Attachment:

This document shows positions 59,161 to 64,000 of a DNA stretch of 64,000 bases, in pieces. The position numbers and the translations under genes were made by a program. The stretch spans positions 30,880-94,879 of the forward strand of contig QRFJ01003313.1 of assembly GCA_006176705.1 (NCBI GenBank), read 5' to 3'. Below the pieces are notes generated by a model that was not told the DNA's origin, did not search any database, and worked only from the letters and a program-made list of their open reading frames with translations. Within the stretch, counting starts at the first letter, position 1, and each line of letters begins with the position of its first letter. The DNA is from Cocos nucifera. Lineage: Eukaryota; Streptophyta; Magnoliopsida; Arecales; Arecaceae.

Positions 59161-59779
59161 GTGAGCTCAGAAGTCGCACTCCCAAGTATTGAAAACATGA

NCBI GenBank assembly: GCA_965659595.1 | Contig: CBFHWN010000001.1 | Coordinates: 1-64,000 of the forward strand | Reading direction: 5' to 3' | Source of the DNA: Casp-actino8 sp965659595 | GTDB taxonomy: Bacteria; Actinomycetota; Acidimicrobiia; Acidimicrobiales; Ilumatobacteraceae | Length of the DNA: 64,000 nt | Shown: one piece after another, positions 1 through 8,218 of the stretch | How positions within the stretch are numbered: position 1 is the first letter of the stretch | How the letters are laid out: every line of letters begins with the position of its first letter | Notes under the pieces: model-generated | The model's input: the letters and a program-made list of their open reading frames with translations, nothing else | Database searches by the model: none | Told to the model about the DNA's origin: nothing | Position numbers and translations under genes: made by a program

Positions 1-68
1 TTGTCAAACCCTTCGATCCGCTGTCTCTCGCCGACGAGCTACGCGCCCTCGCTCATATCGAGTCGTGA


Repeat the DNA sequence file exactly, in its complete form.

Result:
This document shows positions 59,161 to 64,000 of a DNA stretch of 64,000 bases, in pieces. The position numbers and the translations under genes were made by a program. The stretch spans positions 30,880-94,879 of the forward strand of contig QRFJ01003313.1 of assembly GCA_006176705.1 (NCBI GenBank), read 5' to 3'. Below the pieces are notes generated by a model that was not told the DNA's origin, did not search any database, and worked only from the letters and a program-made list of their open reading frames with translations. Within the stretch, counting starts at the first letter, position 1, and each line of letters begins with the position of its first letter. The DNA is from Cocos nucifera. Lineage: Eukaryota; Streptophyta; Magnoliopsida; Arecales; Arecaceae.

Positions 59161-59779
59161 GTGAGCTCAGAAGTCGCACTCCCAAGTATTGAAAACATGA

NCBI GenBank assembly: GCA_965659595.1 | Contig: CBFHWN010000001.1 | Coordinates: 1-64,000 of the forward strand | Reading direction: 5' to 3' | Source of the DNA: Casp-actino8 sp965659595 | GTDB taxonomy: Bacteria; Actinomycetota; Acidimicrobiia; Acidimicrobiales; Ilumatobacteraceae | Length of the DNA: 64,000 nt | Shown: one piece after another, positions 1 through 8,218 of the stretch | How positions within the stretch are numbered: position 1 is the first letter of the stretch | How the letters are laid out: every line of letters begins with the position of its first letter | Notes under the pieces: model-generated | The model's input: the letters and a program-made list of their open reading frames with translations, nothing else | Database searches by the model: none | Told to the model about the DNA's origin: nothing | Position numbers and translations under genes: made by a program

Positions 1-68
1 TTGTCAAACCCTTCGATCCGCTGTCTCTCGCCGACGAGCTACGCGCCCTCGCTCATATCGAGTCGTGA